SUMMARY OF THE INVENTION

The apparatus of the present invention in its broadest terms comprises (1) a container sized to hold a medicated oral dosage form, (2) means for allowing a medicated oral dosage form one-way access into the container in a relatively easy manner while still preventing the medicated oral dosage form from passing out of the container (one-way access means), and (3) child resistant means for allowing an adult to remove a medicated oral dosage form from within the container despite the one-way access means. This allows the user to bypass the one-way access limitations in accessing the interior of the container to properly dispose of partially consumed units. There are several embodiments of this invention.

The method of the present invention comprises using such an apparatus for the interim storage of medicated oral dosage forms so as to be able to use medicated oral dosage forms in the safest manner possible. The partially consumed oral dosage form is slid through the one-way access means into the container. An adult may subsequently remove the medicated oral dosage form at a convenient time, or the patient may do so after the effect of the medication has sufficiently subsided. The medicated oral dosage form may then be disposed of in a permanent fashion.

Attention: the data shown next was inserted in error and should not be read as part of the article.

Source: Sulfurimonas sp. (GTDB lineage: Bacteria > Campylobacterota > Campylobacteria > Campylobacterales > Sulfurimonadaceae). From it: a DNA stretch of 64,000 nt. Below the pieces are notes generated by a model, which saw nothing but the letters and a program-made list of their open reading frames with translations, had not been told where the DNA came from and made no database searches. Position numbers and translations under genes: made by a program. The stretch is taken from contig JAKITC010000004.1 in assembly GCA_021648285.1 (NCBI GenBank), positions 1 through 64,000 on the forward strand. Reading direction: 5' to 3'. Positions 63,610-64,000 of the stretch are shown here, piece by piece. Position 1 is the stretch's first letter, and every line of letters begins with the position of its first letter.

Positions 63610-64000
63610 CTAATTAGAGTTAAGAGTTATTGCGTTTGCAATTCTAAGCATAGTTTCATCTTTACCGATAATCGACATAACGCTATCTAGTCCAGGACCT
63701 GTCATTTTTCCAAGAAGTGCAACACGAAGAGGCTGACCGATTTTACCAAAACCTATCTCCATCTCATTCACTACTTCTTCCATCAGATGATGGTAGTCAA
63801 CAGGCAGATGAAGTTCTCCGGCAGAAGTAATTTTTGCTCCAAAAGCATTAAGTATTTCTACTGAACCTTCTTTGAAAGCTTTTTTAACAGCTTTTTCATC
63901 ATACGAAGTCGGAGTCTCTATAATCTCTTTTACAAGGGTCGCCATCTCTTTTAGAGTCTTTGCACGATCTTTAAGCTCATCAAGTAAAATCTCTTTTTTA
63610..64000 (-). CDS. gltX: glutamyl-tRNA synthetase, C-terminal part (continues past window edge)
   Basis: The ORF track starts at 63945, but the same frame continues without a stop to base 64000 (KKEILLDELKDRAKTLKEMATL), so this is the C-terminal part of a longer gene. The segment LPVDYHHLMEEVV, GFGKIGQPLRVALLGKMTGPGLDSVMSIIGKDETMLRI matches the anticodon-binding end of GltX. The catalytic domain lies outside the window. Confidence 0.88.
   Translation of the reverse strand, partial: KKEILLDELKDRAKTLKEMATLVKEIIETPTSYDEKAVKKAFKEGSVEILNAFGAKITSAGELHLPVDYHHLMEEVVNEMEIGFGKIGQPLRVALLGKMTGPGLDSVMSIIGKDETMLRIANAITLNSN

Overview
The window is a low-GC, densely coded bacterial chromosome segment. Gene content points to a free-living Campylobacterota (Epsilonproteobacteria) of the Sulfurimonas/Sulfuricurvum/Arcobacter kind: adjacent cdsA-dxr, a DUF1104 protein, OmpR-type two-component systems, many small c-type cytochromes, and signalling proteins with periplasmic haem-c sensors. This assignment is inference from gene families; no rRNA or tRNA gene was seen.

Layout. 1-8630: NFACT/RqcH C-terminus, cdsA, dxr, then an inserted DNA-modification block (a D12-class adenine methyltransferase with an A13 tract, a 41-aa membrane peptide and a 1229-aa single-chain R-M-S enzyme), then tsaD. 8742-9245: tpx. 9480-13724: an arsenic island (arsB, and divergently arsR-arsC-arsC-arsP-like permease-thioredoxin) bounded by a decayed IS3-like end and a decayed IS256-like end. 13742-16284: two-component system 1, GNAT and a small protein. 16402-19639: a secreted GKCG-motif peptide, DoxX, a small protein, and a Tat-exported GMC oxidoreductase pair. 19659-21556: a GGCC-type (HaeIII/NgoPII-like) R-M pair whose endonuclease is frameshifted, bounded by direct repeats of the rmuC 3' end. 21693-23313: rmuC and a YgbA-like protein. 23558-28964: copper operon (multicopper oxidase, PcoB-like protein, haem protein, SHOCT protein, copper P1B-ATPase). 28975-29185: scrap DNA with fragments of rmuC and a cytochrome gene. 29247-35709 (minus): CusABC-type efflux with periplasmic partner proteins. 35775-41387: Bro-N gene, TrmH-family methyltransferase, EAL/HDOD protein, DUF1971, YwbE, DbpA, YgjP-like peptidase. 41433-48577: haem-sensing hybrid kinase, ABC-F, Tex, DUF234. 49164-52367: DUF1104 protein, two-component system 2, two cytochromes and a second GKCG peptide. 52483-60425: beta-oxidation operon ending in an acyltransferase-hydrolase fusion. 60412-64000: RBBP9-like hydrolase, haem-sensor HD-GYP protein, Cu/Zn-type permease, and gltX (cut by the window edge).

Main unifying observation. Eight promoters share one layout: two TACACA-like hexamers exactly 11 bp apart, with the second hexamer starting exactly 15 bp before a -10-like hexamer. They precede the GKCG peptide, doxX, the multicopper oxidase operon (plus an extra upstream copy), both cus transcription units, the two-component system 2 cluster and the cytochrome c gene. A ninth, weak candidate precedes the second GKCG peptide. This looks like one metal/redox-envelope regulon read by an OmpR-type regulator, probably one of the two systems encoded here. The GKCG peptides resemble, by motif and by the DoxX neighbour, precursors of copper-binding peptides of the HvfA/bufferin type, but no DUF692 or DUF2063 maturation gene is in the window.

The container of the apparatus can be any suitable container of sufficient size to contain a medicated oral dosage form. It will be appreciated that the term “oral dosage form” as used herein includes tablets, lozenges, patches, pastilles and other oral dosage forms with holders and that these dosage forms may be dissolvable or nondissolvable. In one embodiment, the container is made of plastic and is opaque so that a child cannot see the contents of the container. In still another embodiment, the container may be cut with one or more elongated slots (or other openings of suitable size and shape) to allow the container's interior to be more easily flushed with running water.